For 75 years, Coast Guard Reserve members have served alongside the active duty force in every major conflict or crisis this nation has faced. Every year, one dedicated member of the Coast Guard Reserve is selected as the top performer through the enlisted person of the year program. For 2015, the honor was awarded to Petty Officer 1st Class Wilton “Butch” Terry.
We continue the story of El Estero, the greatest man-made disaster in American history that never happened.
Power behind the punches: Coast Guard Academy cadets bring dedication and focus to National Collegiate Boxing Championships
On the evening of April 7, 2016, as the sun set and the air cooled just north of Seattle, inside University of Washington’s Alaska Airlines Arena things were just beginning to heat up. It was the second night of three for the National Collegiate Boxing Championships and four Coast Guard Academy cadets, along with their two coaches, traveled from New London, Connecticut, to compete. The event brought together boxers from multiple colleges and universities, including the four military academies.
The Coast Guard’s Western Hemisphere Strategy makes it clear that combating transnational organized criminal networks is a top priority, and that the service will continually seek new methods and assets for doing so. One new method that has proven highly successful in recent years has been the deployment of the Coast Guard’s maritime safety and security teams to assist with the disruption of these networks throughout their known operating routes in the Caribbean.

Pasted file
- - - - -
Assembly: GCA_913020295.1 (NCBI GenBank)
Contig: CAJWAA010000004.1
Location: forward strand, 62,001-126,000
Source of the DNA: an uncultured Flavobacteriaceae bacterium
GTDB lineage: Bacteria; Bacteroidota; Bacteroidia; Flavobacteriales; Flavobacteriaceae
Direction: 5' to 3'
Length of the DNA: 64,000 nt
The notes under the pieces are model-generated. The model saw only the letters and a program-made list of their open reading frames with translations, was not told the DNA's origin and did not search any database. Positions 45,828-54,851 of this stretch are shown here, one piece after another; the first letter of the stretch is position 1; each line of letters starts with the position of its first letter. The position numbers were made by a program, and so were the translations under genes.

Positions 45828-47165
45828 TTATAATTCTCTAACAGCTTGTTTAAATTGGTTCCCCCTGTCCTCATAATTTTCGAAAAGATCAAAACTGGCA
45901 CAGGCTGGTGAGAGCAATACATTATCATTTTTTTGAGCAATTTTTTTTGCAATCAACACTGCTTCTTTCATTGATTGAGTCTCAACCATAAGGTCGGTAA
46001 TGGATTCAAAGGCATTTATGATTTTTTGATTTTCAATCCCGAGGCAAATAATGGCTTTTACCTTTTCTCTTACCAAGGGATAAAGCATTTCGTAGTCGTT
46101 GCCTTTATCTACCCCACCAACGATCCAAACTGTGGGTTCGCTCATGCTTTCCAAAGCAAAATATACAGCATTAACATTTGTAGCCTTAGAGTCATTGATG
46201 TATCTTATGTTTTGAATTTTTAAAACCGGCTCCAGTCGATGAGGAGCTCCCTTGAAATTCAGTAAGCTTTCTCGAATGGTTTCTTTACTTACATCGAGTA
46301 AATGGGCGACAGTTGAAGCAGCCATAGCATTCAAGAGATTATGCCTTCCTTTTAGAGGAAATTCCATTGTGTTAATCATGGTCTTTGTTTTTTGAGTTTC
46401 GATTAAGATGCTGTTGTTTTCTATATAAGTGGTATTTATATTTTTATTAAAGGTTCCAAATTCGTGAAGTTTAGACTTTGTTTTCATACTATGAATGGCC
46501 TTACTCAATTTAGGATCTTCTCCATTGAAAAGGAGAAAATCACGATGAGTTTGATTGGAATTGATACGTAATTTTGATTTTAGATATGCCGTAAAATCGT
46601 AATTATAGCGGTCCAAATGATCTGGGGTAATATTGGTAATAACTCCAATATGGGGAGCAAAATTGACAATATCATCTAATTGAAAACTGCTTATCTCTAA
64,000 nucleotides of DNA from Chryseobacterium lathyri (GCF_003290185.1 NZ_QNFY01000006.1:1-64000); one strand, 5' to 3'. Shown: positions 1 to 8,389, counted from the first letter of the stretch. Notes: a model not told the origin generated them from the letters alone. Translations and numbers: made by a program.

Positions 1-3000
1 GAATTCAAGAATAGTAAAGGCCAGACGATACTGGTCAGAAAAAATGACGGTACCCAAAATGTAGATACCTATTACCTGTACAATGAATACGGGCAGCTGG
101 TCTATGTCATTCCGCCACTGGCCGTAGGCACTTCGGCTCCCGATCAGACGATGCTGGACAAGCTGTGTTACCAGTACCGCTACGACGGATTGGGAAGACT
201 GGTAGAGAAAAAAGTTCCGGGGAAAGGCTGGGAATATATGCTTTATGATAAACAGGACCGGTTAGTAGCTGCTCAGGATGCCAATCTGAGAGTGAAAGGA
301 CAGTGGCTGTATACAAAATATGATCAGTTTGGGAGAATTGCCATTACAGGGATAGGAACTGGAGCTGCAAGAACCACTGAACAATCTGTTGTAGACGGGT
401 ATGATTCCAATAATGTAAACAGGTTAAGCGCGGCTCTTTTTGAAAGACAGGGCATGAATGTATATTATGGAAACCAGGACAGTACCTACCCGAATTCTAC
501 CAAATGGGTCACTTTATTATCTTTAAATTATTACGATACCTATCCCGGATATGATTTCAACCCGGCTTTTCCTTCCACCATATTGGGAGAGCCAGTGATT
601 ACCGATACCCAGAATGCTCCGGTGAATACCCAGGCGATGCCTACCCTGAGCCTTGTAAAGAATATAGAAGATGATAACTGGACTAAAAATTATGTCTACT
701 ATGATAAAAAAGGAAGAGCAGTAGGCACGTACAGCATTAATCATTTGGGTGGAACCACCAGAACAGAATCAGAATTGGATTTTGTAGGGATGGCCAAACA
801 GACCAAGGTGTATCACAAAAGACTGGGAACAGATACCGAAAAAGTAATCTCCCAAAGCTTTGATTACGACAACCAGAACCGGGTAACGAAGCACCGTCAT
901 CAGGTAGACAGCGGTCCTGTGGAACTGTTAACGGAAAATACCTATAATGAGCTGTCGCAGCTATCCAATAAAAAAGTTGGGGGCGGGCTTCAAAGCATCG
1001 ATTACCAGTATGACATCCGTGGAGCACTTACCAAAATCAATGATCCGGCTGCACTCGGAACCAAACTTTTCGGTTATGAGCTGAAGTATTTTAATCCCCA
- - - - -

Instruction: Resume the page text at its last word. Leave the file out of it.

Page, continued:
The Coast Guard prides itself on the professionalism of the men and women in its ranks. Once a year, a member of the Coast Guard is selected as the top performer in the service for the active duty element through the enlisted person of the year program. For 2015, the active-duty honor was awarded to Petty Officer 2nd Class Evan Ward.
The terms “Pearl Harbor,” “9-11,” and “Katrina” conjure up disastrous images for many Americans. But, how many have ever heard the name “El Estero”? To New Yorkers in particular, this term should strike a chord. It was the greatest man-made disaster in American history that never happened.
After hundreds of thousands of your votes on our Facebook page, we are proud to announce “Wildlife Control” has won Shutter Shootout 2016. “Wildlife Control” features Piper, the wildlife control canine at the Cherry Capital Airport in Traverse City, Mich. Piper keeps the airport clear of pests so aircrews, such as the ones featured in the winning photo from Coast Guard Air Station Traverse City and the Royal Canadian Air Force, can safely transit the area.
It’s Dog versus Eagle in this head-to-head 2016 Shutter Shootout championship round! Which will be crowned the winner? We need our fans to decide! Go to the official Coast Guard Facebook page and VOTE!
We’ve made it to the final four and your winners from each division have been chosen! Still in the competition is a pup keeping guard of an airport, a photo fit for a stamp, a cutter steaming with pride and a son happy to have his daddy home. Now it’s your turn to find out who goes to the finals of “Shutter Shootout” – your chance to select the Coast Guard photo of the year.
This year marks the 25th anniversary of “The Perfect Storm,” also known as the “Halloween Nor’easter” because it struck in late October 1991. It was the third major weather event to hit the East Coast in an unusually active month. By October 28, two large weather systems collided off the East Coast. Hurricane Grace had formed the day before and was moving from the southeast on course for an un-named extra-tropical cyclone. The two weather systems spawned a much larger and more powerful storm. By October 30, National Oceanic and Atmospheric Administration data buoys reported sustained winds of over sixty miles per hour with gusts well over 70 mph, and waves as high as 40 feet.